Something Fishy on the Menu

0 Comment(s) | Posted | by Elizabeth |

Earlier today, RH Reality Check posted an article about new updates to the Office of Adolescent Health's (OAH) list of approved evidence-based programs. The list - previously occupied by credible, proven programs - now includes one of the more disturbing excuses for sex ed floating around in American schools: Heritage Keepers Abstinence Education.

Our beef with including Heritage Keepers Abstinence Education program is two-fold:

First, Heritage Keepers Abstinence Education is just a terrible program. It lies to young people about sex, gender, relationships, and more. We have ethical problems with that. On top of that, the program doesn't even work! The OAH's own review of the evaluation detailed problems with the program's evaluation methodology and showed the program had little positive impact on participants. (Note: Other programs - even other abstinence-only programs - had a bigger impact.)

Second - and this is where we feel burned - including bad programs taints the whole menu! In our day-to-day work, we use menus of evidence-based programs like the one offered by OAH to help local community groups and schools pick the program that meets their needs. Not only do these groups want a program that works, they need to think about cost, demographic, participant age, setting...  Basically, the lists give us the ability to say, "Everything on the menu here is good. Let's talk about what you want." We can't do that with the OAH list anymore.

So, how does something so fishy end up on an otherwise stellar menu? That, I can't answer for sure.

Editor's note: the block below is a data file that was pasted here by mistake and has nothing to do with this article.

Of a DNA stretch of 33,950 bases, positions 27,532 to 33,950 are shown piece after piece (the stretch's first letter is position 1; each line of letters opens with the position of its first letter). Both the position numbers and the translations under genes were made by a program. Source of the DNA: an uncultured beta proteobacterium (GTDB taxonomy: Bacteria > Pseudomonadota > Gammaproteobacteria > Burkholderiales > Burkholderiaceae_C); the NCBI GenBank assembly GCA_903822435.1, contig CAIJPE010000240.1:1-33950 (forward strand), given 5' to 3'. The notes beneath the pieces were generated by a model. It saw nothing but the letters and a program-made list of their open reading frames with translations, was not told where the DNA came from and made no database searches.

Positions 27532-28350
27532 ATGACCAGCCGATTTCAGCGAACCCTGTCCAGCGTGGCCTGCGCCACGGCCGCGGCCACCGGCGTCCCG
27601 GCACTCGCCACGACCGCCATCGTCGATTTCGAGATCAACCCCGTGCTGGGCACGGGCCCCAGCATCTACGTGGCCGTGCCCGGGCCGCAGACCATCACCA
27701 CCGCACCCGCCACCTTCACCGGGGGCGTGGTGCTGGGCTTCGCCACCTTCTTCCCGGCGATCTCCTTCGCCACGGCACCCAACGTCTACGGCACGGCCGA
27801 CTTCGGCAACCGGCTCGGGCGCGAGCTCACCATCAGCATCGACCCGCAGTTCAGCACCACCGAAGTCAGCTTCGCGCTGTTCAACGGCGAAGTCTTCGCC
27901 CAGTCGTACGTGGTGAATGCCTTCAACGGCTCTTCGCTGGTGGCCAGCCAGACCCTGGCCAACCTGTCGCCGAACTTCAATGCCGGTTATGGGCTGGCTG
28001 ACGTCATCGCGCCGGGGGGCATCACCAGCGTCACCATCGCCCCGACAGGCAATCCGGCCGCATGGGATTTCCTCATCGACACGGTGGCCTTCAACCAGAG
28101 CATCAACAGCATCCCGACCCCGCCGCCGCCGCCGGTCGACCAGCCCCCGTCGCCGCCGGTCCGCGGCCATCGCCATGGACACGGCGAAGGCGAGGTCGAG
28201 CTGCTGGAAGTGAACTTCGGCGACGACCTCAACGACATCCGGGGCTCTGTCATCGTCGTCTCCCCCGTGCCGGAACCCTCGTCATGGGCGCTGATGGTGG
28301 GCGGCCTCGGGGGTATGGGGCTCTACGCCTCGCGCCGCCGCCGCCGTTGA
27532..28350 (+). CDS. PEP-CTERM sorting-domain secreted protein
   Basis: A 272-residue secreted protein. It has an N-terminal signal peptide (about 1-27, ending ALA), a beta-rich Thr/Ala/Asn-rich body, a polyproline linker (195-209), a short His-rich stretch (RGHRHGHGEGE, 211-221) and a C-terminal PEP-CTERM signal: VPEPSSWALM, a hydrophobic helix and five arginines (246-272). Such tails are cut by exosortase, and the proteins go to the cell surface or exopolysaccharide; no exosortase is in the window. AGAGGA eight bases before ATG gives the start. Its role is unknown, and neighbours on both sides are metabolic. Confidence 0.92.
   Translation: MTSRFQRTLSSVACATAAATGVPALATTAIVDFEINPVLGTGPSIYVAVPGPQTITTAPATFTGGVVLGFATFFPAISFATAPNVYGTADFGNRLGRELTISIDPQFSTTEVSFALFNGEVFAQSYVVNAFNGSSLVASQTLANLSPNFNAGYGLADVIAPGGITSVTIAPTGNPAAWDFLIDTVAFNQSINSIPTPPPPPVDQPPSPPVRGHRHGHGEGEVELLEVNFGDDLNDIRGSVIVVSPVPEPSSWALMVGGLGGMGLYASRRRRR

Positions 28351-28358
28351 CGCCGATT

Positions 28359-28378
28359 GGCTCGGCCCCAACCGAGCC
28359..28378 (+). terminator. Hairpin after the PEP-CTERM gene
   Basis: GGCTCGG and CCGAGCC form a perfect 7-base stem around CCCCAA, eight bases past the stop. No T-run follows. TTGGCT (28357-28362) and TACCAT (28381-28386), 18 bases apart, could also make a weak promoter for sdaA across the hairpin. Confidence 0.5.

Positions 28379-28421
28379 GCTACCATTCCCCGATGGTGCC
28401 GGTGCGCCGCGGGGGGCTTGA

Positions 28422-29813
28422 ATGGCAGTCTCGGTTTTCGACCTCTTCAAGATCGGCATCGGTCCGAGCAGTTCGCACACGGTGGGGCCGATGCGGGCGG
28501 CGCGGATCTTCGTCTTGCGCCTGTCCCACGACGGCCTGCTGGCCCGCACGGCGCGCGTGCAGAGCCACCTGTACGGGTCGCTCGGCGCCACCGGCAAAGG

What I do know is this:

  • From our experience, abstinence-education groups like the National Abstinence Education Association have lobbied hard against government spending on effective teen pregnancy prevention programs. According to their 990 form, Heritage Community Services (the group that wrote and sells the Heritage Keepers Curriculum) makes $5,000 in annual donations to the NAEA.
  • Any organization selling a curriculum and training on a specific curriculum stands to make a lot of money by being on an approved list. This isn't necessarily a bad thing: Many curricula take teams of people and years of research and evaluation to develop. Heritage Keepers Abstinence Education doesn't have that kind of background. Heritage Community Services' 990 shows they rake in about $1.4 million from government grants and sales revenue - a much easier thing to do when you're on an approved list.

My hunch might be baseless.  But I've been around long enough to know that adding one tiny, fishy program to a list can seem like an innocuous response to a whole lot of money, pressure, and politics.


A lot of great bloggers and reporters have written on this since yesterday. For more background, please check out this great coverage from Mother JonesHealthy Teen Network, and RH Reality Check. And, ICYMI, Advocates for Youth has produced a special Heritage Keepers Abstinence Education version of their famed Rainbow Bear video.


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